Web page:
An amendment which would have severely restricted protections for Native American women under the Violence Against Women Act (VAWA) was defeated yesterday evening.
The amendment, proposed by Senator Tom Coburn (R-OK), would have removed a new provision of VAWA that would allow Native American tribal courts to try non-Native Americans for cases of violence against women that occur on tribal lands against members of the reservation. The amendment was defeated in a 59 to 31 vote.
Senator Coburn proposed the amendment and argued that the new provisions would eliminate the constitutional rights of non-Native Americans if they go before a tribal court. Senator Maria Cantwell (D-WA) explained that Native American women experience abuse at a rate of two and a half times the national average, and argued that the new provisions extend constitutional rights to tribal courts. “This is about the life and death of women who need a better system to help prosecute those who are committing serious crimes against them,” she said.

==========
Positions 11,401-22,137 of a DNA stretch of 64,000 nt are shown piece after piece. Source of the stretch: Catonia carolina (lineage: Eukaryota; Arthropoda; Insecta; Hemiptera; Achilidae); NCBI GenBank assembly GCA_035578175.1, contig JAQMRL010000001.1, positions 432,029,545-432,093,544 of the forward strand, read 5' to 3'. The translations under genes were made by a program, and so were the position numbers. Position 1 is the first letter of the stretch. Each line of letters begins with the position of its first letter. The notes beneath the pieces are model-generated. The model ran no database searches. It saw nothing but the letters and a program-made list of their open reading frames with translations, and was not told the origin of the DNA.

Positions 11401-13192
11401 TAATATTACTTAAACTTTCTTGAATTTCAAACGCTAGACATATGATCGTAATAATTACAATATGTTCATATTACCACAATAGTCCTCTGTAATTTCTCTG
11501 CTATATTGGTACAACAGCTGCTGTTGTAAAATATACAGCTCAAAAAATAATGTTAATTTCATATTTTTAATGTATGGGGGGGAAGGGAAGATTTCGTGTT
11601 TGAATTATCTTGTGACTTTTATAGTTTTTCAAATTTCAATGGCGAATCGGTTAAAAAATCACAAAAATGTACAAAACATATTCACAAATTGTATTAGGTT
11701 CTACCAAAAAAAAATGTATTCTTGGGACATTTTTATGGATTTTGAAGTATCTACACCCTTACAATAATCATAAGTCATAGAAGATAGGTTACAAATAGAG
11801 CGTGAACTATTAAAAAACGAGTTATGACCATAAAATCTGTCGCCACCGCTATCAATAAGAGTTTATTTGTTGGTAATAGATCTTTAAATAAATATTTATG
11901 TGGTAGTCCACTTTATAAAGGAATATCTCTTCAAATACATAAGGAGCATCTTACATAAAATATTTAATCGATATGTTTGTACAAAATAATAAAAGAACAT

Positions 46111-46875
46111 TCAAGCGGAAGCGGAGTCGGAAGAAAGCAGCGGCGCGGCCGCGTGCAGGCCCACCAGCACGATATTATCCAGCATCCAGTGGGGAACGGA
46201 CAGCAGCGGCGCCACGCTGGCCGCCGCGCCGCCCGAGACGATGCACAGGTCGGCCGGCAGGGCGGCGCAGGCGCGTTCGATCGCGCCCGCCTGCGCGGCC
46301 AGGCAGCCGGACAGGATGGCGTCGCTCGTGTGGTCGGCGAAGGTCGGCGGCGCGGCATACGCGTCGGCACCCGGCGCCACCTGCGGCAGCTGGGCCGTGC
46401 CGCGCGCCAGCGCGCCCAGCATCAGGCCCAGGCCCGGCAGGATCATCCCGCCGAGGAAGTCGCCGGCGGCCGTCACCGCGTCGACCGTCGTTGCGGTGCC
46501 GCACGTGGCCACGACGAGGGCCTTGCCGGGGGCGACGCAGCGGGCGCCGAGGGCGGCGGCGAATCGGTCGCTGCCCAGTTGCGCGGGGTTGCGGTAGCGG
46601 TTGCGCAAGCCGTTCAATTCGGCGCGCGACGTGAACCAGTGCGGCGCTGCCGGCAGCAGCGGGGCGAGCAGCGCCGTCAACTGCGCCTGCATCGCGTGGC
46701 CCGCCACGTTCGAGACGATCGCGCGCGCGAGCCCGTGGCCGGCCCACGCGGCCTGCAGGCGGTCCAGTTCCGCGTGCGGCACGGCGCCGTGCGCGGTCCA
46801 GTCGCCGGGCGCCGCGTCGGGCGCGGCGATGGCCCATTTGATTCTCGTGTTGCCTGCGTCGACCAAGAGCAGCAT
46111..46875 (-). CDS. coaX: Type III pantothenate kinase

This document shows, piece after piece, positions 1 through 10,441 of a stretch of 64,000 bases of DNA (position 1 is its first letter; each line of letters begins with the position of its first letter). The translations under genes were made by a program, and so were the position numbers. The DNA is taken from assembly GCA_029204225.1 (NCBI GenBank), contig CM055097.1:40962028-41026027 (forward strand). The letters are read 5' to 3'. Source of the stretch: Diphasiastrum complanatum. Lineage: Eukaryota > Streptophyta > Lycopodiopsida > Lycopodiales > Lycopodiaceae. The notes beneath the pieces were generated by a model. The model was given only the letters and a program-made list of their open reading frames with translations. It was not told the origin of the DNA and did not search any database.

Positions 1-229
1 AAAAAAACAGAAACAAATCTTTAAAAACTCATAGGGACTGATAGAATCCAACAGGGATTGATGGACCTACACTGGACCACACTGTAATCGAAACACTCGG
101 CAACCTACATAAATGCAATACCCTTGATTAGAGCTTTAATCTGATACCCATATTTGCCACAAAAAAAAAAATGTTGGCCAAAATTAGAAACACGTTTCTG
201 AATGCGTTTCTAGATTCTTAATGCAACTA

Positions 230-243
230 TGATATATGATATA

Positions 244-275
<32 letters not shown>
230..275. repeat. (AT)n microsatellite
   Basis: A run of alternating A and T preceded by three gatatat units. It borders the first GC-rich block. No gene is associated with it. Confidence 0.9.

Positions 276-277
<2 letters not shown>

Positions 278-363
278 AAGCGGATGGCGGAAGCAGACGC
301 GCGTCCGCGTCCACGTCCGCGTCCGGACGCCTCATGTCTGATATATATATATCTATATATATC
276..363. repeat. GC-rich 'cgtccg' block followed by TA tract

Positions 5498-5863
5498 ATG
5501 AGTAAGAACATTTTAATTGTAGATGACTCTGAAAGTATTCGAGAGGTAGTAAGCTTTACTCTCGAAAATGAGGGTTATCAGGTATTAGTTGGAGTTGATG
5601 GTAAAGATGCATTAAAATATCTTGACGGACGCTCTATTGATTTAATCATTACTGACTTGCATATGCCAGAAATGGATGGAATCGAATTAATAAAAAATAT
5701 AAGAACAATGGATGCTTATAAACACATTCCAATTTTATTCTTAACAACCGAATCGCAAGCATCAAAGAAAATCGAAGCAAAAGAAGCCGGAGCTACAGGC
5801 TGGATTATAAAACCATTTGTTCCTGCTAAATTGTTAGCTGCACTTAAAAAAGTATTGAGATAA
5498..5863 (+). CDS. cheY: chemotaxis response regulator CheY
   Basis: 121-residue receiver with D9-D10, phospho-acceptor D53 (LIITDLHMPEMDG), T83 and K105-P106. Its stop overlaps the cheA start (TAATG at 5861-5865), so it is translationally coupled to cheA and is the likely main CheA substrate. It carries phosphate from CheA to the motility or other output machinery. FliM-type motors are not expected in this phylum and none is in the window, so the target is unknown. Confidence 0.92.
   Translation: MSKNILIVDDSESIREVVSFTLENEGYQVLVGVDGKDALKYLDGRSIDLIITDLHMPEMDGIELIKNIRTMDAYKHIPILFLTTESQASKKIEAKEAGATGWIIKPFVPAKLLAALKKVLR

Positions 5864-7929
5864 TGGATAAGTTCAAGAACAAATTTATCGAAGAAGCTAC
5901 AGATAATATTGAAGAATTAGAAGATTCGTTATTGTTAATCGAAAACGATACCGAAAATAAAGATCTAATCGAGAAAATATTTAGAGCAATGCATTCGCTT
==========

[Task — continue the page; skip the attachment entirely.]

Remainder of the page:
In late January, Senators Mike Crapo (R-ID) and Patrick Leahy (D-VT) reintroduced a bill to reauthorize the Violence Against Women Act (VAWA). The bipartisan-supported Senate VAWA includes expanded protections for Native American women, LGBTQ individuals, students, and immigrant women. Last week, an amendment that would have removed the expanded protections was defeated in a 65 to 34 vote.